Usually, he’s got a strong grasp on what lies ahead in terms of sales based on forecasts and pipeline. “But then COVID-19 hit and uncertainty reigns supreme. We have cash in the bank but we have to protect our cash at all costs.”

Realising that other CFOS are in the same boat doesn’t make it any easier.

“Knowing that pretty much every business on the planet is doing the same thing, and that those let go will have an uphill battle to get a new job can really eat you up,” Solomons says.

No passing fad

Grants to fund the set-up of home offices and 15-minute check-ins with her team in recent months have worked well for the CFO of SAP ANZ, Gina McNamara.

These simple steps have proven powerful tool to keep staff connected and uplifted. Encouraging light-heartedness such as themed dress-up check-ins have also been a hit.

So much so that she’s determined to ensure the improved work practices remain in the company’s DNA once restrictions are lifted.

“I strongly believe that showing vulnerability as a leader and rallying openness and collaboration are some of the most empowering things you can do for your employees in these teams, and we’re in constant communication and are very honest with each other if anyone is struggling,”

McNamara says

Mental health was already well on the radar for Arts Centre Melbourne Finance Director, James Lockyer, an organisation with over 1,000 employees.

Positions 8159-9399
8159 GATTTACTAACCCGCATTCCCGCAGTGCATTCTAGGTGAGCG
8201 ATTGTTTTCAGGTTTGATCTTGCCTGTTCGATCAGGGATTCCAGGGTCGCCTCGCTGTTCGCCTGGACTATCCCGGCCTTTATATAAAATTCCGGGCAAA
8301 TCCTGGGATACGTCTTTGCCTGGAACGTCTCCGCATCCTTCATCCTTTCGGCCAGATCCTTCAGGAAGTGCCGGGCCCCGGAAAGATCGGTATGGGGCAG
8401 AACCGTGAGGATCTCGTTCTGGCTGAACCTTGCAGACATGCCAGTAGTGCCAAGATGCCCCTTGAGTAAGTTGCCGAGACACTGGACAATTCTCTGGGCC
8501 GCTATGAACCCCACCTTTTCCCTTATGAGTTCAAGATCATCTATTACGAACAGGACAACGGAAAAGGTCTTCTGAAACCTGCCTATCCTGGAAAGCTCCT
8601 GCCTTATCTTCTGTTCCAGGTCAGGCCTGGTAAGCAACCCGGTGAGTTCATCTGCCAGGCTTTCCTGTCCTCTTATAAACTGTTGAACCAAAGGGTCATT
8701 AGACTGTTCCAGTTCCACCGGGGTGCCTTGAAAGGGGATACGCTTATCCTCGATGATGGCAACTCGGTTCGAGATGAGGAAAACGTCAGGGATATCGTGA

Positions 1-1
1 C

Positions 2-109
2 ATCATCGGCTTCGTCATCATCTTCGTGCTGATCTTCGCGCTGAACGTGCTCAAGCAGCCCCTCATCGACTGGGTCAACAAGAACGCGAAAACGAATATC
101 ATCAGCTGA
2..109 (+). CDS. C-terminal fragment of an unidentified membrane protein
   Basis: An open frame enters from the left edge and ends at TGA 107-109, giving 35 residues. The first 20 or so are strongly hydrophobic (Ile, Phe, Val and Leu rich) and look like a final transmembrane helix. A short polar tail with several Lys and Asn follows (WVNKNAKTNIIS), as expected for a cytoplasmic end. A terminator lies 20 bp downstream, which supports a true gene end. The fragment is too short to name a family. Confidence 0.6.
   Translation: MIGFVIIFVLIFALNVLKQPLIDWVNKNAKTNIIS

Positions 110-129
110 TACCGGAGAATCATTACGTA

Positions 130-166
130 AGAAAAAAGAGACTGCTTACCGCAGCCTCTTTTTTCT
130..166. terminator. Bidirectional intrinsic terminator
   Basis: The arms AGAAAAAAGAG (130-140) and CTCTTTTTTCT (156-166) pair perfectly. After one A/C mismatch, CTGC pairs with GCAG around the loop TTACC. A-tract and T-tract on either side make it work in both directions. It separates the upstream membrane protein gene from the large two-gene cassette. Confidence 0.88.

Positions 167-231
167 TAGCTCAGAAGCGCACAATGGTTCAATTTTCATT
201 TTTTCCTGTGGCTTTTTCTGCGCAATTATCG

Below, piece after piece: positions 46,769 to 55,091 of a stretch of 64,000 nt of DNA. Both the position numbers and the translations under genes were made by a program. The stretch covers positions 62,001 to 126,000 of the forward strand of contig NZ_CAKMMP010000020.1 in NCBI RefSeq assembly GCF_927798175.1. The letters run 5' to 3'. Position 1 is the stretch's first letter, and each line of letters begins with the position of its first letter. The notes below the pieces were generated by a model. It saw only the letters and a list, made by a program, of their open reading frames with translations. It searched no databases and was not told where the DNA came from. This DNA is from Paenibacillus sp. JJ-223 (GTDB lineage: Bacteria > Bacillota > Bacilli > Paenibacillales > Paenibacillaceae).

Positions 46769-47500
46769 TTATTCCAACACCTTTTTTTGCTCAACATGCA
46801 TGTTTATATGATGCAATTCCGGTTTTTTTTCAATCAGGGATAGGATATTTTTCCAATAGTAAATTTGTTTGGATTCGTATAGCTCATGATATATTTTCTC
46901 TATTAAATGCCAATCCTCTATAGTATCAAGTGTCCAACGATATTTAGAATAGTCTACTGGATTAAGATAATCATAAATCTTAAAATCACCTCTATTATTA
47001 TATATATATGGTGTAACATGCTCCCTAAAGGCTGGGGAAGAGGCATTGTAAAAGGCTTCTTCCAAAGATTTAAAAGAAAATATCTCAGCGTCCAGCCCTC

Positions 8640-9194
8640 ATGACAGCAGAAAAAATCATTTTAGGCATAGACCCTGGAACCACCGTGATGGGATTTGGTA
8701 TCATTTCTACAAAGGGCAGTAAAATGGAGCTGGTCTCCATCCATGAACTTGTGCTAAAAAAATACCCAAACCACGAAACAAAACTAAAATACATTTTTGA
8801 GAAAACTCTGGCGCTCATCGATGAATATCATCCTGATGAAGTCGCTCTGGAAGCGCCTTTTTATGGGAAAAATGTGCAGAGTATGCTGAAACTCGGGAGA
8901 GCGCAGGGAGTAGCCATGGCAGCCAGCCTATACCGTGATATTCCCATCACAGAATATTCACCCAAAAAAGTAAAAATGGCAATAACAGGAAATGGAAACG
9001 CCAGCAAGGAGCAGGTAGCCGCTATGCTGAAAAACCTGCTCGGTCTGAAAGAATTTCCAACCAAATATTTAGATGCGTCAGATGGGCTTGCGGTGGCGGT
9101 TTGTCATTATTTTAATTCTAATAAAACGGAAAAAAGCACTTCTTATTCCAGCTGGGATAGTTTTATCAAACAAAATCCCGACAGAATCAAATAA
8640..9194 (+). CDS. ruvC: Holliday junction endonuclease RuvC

An initiative called the Arts Wellbeing Collective meant he had the tools at hand to help staff.

The program helps people in the broader entertainment industry who are at much greater risk of struggling with depression and severe anxiety by offering them practical skills, knowledge and resources to address mental health challenges.

This was the ideal platform to respond to the impact of COVID-19, which was felt so rapidly and significantly in his sector. Lockyer has also instigated daily online huddles that focused on connection, interaction and informality rather than anything work-specific.

“In addition to fulfilling their roles, our teams are having to juggle a myriad of other responsibilities: home schooling, child care, caring for aged dependents, playing a support role to family members overseas,” he says.

Striking the balance between empathy and flexibility to allow team members to fulfil all of these responsibilities and deliver what they need to in their roles was vital, he says.

“We all bring our whole selves to work, but remote working and online huddles has really increased the visibility of this.